Wednesday, July 18, 2007

Fuel Price Mapplet: Developing Mapplets vs Mashups

About a week ago Google opened Mapplets to everyone, and now, the WA Petrol Map Mashup is available as a Google Maps Mapplet! Find the cheapest petrol stations while you're getting directions and searching for businesses. Bookmark your commute for easy reference and use waypoints to take a detour to the nearest, cheapest petrol.

Mapplets are found in the 'My Maps' tab on Google Maps when you're signed in to Google. You can overlay multiple Mapplets giving you the power to create a customized Google Maps interface with useful information overlaid over your normal map search results, directions, and business listings.

In Part 1 I'll show you how to use the Petrol Price Mapplet to find the best place to refuel on your commute, developers might want to skip straight to Part 2 where I continue from last week's post on creating a mashup with GME and Pipes, and describe the simple process of creating a mapplet using Yahoo Pipes as a geocoded KML data source.

Part 1: Still in Perth? Still Want Cheap Petrol?

What's better than a mashup with the best petrol prices in your usual suburbs? A mapplet! See where the best petrol prices are on your commute -- and get directions to include the cheapest station on the way.

Login to Google Maps, then add the mapplet using the gallery (or 'add by url' with this url). When it's on your list of mapplets check the checkbox to enable it. You should see something like the image below.

Click 'Change Settings' and chose three suburbs where you normally fill up. When you save your changes, you should see the markers move to show you the cheapest 15 locations from those three suburbs. Clicking a marker will show you the price at that station plus the cheapest overall price.

Now click 'Search Results' and choose the 'directions' tab (under the search box). Enter your home address in one box and your work address in the other and search. You should now see you morning commute with the cheapest petrol stations overlaid on top.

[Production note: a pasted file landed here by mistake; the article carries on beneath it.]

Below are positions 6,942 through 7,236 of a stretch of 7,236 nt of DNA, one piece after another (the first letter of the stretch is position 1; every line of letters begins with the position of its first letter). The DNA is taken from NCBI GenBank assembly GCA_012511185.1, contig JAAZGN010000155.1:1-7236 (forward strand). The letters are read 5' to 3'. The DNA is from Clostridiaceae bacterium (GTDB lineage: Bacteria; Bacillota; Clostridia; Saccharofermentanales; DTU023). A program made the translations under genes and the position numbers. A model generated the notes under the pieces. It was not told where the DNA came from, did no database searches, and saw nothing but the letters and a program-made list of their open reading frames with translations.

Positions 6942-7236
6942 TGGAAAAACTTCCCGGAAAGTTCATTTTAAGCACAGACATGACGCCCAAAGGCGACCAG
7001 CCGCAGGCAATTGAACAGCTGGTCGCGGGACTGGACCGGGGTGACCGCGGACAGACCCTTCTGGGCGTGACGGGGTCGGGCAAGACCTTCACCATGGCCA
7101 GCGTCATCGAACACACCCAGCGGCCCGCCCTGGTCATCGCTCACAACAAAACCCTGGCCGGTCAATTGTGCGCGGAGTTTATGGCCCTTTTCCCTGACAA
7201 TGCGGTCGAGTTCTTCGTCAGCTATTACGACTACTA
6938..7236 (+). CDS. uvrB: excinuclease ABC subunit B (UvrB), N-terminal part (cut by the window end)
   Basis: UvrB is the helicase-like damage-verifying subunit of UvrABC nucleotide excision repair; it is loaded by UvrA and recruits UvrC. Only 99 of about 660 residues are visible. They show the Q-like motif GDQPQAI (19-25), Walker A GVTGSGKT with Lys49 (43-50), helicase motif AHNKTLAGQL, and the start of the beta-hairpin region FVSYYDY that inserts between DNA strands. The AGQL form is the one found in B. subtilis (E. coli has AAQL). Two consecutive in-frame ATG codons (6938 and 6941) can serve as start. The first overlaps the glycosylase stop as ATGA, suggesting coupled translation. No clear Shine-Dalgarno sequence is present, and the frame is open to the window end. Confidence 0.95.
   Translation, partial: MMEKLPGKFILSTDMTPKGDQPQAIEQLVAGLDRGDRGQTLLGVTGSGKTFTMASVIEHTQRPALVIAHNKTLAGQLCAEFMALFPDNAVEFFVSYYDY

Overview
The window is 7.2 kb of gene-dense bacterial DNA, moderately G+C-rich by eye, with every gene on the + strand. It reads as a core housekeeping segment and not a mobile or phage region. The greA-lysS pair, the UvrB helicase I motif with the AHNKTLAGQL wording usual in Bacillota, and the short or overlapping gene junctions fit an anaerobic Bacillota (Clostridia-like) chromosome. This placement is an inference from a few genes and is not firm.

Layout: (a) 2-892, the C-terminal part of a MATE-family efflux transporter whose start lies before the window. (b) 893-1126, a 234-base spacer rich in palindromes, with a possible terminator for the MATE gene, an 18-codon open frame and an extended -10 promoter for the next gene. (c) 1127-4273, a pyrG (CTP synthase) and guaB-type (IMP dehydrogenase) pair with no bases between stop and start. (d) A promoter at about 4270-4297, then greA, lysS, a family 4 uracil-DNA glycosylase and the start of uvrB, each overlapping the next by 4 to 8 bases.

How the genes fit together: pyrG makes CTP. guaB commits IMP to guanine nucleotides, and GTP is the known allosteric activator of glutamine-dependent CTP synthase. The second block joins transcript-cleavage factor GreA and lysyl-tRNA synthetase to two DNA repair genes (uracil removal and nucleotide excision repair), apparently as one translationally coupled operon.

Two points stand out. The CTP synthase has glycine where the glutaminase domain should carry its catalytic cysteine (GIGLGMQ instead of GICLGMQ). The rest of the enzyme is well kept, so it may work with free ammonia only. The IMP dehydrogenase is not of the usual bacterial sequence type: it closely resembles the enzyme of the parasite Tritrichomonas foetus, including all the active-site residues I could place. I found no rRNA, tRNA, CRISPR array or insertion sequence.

Your commute probably isn't quite right (mine isn't). I have to click 'avoid highways' as I never travel the freeway in rush-hour, then I left-click drag my route from Harbourne over to Pearson -- Google Maps recalculates my journey in real time. I want to check this whenever I need to refuel, so I click 'link to this page' and copy the result from the popup box and paste it back into the address bar; then I bookmark it 'My Daily Commute'. Now whenever I need petrol I just open that link, enable the 'WA Petrol Mapplet' and I can see where to fill up.

Today I see that the station on my way is 14c/l more expensive than the cheapest. Knowing the cheapest isn't far out of my way, I right click the map next to the Karrinyup Caltex and choose 'Add to journey' and move it up the list on the left. Google revises the journey (it's less than 10mins out of my way) and I save 14c/l on filling up.

Part 2: How to Make a Mapplet in Under 2 Hours -- and Why?

Mapplets can be even simpler than mashups, but let's start with why you should bother with a mapplet at all, Mapplets:
  • give people access to all the Google Maps functionality (traffic view, street view, directions, drag-and-drop re-routing, etc.) out of the box.
  • work as part of Google Maps, so people don't have to login to different websites.
  • can be 'layered' so your mapplet can be used in conjunction with other people's (traffic congestion + petrol prices + ?)
That's not to say you should abandon your stand-alone mashup. Leverage the mapplet to drive traffic to it: